It is Dia de Mentira (April Fool's Day) and I am in Funchal for our distributor's annual tasting. We have recently changed our distributor in Portugal to a company called Portfolio.
The Eurovison Song Contest is a joke in the UK; a celebration of Euro-camp sneered at with amused fascination by British TV commentators and viewers alike.
It’s that time of year when we all meet up to sell our wine. Today most of Portugal’s wine makers are in London at Lords Cricket Ground, selling their wares. It is very difficult to make yourself heard when there are hundreds of wines on show and we very nearly decided not to attend this year. I am pleased that we did.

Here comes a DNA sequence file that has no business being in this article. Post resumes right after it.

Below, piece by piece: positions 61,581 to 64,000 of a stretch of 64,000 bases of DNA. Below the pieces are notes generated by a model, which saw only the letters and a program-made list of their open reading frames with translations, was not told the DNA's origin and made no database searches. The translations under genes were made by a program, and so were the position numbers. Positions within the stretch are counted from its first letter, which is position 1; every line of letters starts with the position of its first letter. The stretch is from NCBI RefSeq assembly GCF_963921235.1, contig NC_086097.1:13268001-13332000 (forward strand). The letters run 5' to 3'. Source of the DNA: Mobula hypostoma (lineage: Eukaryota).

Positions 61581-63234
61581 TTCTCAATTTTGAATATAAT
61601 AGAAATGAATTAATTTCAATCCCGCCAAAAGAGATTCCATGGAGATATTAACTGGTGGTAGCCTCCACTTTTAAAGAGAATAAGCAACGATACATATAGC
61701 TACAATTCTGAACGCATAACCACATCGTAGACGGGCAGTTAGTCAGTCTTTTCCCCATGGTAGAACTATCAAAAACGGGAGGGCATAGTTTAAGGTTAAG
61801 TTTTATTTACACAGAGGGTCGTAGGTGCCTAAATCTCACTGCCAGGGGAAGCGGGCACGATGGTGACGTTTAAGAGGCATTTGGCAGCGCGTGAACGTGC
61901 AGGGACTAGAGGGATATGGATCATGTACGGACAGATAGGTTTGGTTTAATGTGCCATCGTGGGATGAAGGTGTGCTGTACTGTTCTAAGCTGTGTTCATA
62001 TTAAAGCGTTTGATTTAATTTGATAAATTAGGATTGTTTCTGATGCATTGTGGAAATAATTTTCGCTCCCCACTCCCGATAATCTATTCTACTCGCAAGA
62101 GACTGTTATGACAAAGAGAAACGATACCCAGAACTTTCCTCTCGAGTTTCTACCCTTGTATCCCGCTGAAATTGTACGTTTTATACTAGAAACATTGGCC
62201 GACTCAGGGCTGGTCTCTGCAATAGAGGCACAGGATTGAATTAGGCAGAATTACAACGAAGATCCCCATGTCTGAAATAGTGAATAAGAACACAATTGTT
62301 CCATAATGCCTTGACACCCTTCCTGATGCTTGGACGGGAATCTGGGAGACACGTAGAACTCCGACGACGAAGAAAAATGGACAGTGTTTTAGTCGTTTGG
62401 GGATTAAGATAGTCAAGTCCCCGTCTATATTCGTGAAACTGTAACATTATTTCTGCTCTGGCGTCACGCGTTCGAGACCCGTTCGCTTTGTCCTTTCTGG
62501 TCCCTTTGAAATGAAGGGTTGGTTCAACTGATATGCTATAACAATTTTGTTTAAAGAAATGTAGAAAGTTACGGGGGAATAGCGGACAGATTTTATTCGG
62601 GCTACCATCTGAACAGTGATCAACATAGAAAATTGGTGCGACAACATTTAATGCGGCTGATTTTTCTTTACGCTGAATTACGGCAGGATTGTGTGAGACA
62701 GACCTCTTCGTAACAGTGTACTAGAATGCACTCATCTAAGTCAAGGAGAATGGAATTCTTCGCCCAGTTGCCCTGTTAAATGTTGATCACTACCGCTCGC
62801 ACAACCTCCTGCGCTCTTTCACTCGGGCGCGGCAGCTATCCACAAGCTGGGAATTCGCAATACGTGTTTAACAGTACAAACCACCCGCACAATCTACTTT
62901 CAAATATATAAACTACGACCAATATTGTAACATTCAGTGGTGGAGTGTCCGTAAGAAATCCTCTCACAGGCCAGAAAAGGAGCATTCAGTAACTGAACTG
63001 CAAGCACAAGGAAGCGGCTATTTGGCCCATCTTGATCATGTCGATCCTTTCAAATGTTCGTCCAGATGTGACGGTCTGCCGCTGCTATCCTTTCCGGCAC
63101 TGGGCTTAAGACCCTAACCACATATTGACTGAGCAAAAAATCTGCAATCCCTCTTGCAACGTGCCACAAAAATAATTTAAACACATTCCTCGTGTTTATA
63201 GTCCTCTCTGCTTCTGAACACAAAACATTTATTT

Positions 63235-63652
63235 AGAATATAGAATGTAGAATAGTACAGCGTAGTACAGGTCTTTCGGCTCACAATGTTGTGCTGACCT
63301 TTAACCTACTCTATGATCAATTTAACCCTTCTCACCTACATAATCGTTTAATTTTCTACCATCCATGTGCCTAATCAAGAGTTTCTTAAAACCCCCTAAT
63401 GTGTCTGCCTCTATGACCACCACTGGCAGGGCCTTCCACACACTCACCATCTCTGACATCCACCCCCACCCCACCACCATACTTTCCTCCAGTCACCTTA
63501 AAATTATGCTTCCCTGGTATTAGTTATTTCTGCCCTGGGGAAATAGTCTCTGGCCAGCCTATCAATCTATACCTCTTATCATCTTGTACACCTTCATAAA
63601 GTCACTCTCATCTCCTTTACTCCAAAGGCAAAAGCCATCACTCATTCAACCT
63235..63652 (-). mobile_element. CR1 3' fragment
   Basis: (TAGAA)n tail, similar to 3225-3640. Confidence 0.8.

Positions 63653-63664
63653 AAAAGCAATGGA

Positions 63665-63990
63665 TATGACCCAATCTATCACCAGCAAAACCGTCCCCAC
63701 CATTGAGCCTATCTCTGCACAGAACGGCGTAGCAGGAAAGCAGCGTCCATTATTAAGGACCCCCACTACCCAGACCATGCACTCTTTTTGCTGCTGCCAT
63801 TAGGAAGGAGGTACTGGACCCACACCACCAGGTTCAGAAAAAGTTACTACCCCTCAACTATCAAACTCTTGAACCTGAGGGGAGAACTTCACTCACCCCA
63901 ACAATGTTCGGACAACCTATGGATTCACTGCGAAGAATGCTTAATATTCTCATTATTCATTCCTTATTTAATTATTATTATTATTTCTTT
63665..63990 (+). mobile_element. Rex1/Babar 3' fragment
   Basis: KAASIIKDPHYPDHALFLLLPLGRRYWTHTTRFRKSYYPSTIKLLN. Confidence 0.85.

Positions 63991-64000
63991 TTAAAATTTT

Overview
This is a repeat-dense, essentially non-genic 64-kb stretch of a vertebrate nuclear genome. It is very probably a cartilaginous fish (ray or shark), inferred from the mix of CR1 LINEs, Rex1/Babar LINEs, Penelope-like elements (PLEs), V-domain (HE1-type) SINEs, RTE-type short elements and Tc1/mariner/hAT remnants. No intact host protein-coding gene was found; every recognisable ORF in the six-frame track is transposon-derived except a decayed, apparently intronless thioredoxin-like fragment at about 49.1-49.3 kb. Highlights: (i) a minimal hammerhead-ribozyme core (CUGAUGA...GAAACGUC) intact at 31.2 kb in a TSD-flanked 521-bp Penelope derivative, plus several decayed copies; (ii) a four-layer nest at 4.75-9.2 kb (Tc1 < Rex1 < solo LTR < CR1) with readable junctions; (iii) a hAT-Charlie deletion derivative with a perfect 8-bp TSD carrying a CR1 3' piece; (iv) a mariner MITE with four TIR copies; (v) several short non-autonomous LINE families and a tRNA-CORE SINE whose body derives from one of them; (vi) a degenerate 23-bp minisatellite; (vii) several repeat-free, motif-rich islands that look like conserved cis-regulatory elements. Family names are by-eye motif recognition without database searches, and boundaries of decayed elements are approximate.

Another glorious winter’s day in the serra with clear blue skies. Temperatures below freezing at night and up to 10oC in the sunshine during the day. I spend the morning in the adega tasting my way through the 2010 vintage which has now completed malolactic. The wines are all very cold.
I have been having problems with my Achilles tendon for most of the past year which has effectively stopped me from running. Running outdoors is one of my few anti-stress mechanisms and I have felt tethered as a result.
We are starting pruning this week and have decided to save on labour costs by mechanically pre-pruning the Trincadeira 2000 and the Alicante Bouschet. The only problem is that it has rained so much over the past few days that it is impossible to get the machinery into the vineyard.